'Humpback Whales 3-D' a labor of love for documentary filmmakers

'Humpback Whales 3-D' a labor of love for documentary filmmakers
A mother humpback whale and her calf show their flukes off Maui. Baby humpbacks emulate their mothers’ social behavior as they learn the skills to survive. (MacGillivray Freeman Films)

How do you film a humpback whale?

Veteran large-format filmmaker Greg MacGillivray admitted he didn't have a clue when he set out to make the new IMAX 3-D film "Humpback Whales 3-D," which opens Friday at the California Science Center.


The 50-foot-long, 50-ton mammals aren't actually camera shy, but they spend 95% of their time under water. And when you're working with 200-pound IMAX cameras that shoot only three minutes of film, the prospect is daunting.

"We had to basically figure it out by talking to scientists," said MacGillivray. "How long does an animal stay stationary? If you jump into the water next to a whale, it can instantly swim away. We never really even knew we would be able to get great shots from a helicopter or underwater."

Suffice it to say, the film, narrated by Ewan McGregor, was a real labor of love.

"It took us seven years to make," said the filmmaker's son, producer Shaun MacGillivray. "We spent three years in pre-production and development, and we were out in the field for three years. We went to Tonga, Alaska and Hawaii."

MacGillivray Freeman Films has made more than 38 IMAX movies on various subjects, but the company's greatest passion is "to inspire people to care about the ocean," noted Shaun MacGillivray. (Their documentary shorts "The Living Sea" (1995) and 2000's "Dolphins" were nominated for Academy Awards.)

"We had never made a filmon whales or humpback whales," saidShaun MacGillivray. "We felt this was a great opportunity to tell a story."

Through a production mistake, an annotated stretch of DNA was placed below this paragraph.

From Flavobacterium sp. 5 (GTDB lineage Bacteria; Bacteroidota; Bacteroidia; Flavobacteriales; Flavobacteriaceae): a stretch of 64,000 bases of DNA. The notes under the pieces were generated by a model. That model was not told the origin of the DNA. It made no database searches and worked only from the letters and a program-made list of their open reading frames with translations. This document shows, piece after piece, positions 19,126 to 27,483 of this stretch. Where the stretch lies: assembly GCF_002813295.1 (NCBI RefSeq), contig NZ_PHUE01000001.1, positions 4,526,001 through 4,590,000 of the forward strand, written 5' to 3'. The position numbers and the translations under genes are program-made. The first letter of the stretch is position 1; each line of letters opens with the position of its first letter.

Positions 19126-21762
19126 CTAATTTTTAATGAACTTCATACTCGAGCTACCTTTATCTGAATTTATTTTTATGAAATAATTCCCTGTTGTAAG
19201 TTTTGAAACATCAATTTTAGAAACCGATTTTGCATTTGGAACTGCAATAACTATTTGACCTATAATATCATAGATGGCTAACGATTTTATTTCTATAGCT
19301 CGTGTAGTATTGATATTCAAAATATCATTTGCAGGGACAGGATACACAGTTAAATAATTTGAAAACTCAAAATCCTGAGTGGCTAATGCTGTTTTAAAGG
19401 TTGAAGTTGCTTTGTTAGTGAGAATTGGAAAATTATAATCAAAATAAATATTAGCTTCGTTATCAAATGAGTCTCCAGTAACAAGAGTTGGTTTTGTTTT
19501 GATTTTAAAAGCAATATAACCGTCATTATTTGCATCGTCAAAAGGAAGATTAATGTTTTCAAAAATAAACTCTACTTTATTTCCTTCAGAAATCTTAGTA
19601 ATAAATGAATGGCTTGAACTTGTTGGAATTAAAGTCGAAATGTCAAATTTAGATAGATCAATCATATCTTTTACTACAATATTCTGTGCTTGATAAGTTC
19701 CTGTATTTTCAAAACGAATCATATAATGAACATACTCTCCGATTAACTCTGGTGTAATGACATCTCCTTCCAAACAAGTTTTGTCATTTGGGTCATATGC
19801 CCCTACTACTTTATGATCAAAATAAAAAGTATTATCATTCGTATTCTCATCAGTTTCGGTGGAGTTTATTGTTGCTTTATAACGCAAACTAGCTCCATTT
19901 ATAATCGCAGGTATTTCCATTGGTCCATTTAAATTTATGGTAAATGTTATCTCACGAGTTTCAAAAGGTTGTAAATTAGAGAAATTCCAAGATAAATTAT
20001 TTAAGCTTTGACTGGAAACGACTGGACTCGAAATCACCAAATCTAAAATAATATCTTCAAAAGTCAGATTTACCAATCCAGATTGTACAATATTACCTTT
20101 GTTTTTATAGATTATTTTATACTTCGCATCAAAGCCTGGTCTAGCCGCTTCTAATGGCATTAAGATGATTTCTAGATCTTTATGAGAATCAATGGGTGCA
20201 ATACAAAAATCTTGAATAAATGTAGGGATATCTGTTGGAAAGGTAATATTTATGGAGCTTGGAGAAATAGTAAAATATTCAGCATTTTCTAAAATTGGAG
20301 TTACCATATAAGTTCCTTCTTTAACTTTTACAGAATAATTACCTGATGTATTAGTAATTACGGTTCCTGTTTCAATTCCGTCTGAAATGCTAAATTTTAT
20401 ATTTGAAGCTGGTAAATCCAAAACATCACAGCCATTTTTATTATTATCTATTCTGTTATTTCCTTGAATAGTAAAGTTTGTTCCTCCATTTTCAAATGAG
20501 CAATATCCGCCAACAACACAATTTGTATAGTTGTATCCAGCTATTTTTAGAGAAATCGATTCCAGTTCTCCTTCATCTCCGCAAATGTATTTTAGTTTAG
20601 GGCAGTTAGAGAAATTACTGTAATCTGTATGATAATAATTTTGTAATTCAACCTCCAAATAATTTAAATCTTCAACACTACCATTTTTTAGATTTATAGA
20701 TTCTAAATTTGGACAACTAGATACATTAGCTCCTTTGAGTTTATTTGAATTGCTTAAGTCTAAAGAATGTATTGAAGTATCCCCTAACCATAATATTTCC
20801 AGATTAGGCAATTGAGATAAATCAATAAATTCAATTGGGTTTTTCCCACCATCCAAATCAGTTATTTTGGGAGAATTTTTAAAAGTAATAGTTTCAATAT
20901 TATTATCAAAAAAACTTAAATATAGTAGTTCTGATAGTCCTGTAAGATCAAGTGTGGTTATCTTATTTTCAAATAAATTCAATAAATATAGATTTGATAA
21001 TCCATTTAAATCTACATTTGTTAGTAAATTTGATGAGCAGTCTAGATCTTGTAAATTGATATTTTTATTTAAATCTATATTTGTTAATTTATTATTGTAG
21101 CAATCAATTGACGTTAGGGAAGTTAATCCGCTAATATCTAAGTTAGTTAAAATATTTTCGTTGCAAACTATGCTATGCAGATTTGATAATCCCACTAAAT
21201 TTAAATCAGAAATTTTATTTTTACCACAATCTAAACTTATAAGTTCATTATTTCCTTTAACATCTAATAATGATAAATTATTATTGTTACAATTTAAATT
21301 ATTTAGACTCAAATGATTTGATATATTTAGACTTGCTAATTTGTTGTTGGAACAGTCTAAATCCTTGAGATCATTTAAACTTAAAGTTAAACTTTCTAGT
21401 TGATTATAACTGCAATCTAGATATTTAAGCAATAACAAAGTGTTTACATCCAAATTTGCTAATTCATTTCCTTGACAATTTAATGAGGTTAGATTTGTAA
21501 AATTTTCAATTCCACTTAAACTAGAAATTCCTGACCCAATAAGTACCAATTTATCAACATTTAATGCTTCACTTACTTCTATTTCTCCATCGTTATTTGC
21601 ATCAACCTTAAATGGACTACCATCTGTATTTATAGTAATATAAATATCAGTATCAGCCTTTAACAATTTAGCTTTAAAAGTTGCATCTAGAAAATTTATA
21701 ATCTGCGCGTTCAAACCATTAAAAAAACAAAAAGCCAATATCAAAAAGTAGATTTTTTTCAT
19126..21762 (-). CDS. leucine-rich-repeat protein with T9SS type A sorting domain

The humpback was nearly wiped off the planet due to whaling. "They think there might have been 250,000 before whaling began, and then the population got down to really low numbers like 20,000 or less," said Greg MacGillivray. "But with protective rulings from the International Whaling Commission, I think it's back to above 100,000."

The director noted that many of MacGillivray Freeman's environmentally themed films have been troubling. By contrast, the documentary on humpback whales is "kind of a feel-good story." (The film does address the fact that Japan, Norway and Iceland still are whaling.)

"I think within 10 years, they will discontinue the practice," said Greg MacGillivray. Whales still are threatened by ship collisions, entanglements,climate change and even noise pollution.

Humpback whales got their name because of the way they arch their backs in preparation for diving. They are found in every ocean and migrate between summer feeding grounds in polar waters and tropical waters for the winter.

Scientist Fred Sharpe, who is featured in the film, has studied the whales for more than 25 years. During the summer, he's based in Alaska. "I go where they take me, and that includes journeys to Polynesia, where they winter."

Sharpe's studied them for so long, he can identify members of the community. "These animals are like his pets," said Greg MacGillivray. "He knows them by their look and their sounds. He listens to one blow and goes, 'That's Judy.' "

"We've had the good fortune of finding a community of whales that are very social," said Sharpe. And the film captures this community's cooperative food-gathering system called "bubble net fishing," in which the whales work together to entrap vast quantities of herring.

Sharpe's community consists of two or three dozen whales. "Other whales will come and feed with them," he said. "Over the years, we have documented hundreds and hundreds of other whales that come for a day, a week or a summer, but they tend to move on. But there is an intimate little core that's always the same."


The humpback whales, Sharpe added, have many human-like characteristics. "They are truly compassionate beings. These whales have defended each other from killer whales, and they have been known to help baby seals harassed by predators. They will come and chase the killer whales away."

The male humpback whales also sing, sometimes up to 20 minutes at a time, which may be some sort of a mating ritual. "They sing with rhyme and syntax," said Sharpe.

The film captures a courtship around the production's boat in Hawaii.

"They were chasing each other," said Greg MacGillivray. . "We got our underwater camera into the water. I called the helicopter cameraman and said, 'Get over here as fast you can.' The animals stayed with us for about an hour. The captain said, 'We have a couple of whales here who are courting each other and are using the boat for some fashion.' Maybe they were sharing their joy with us."

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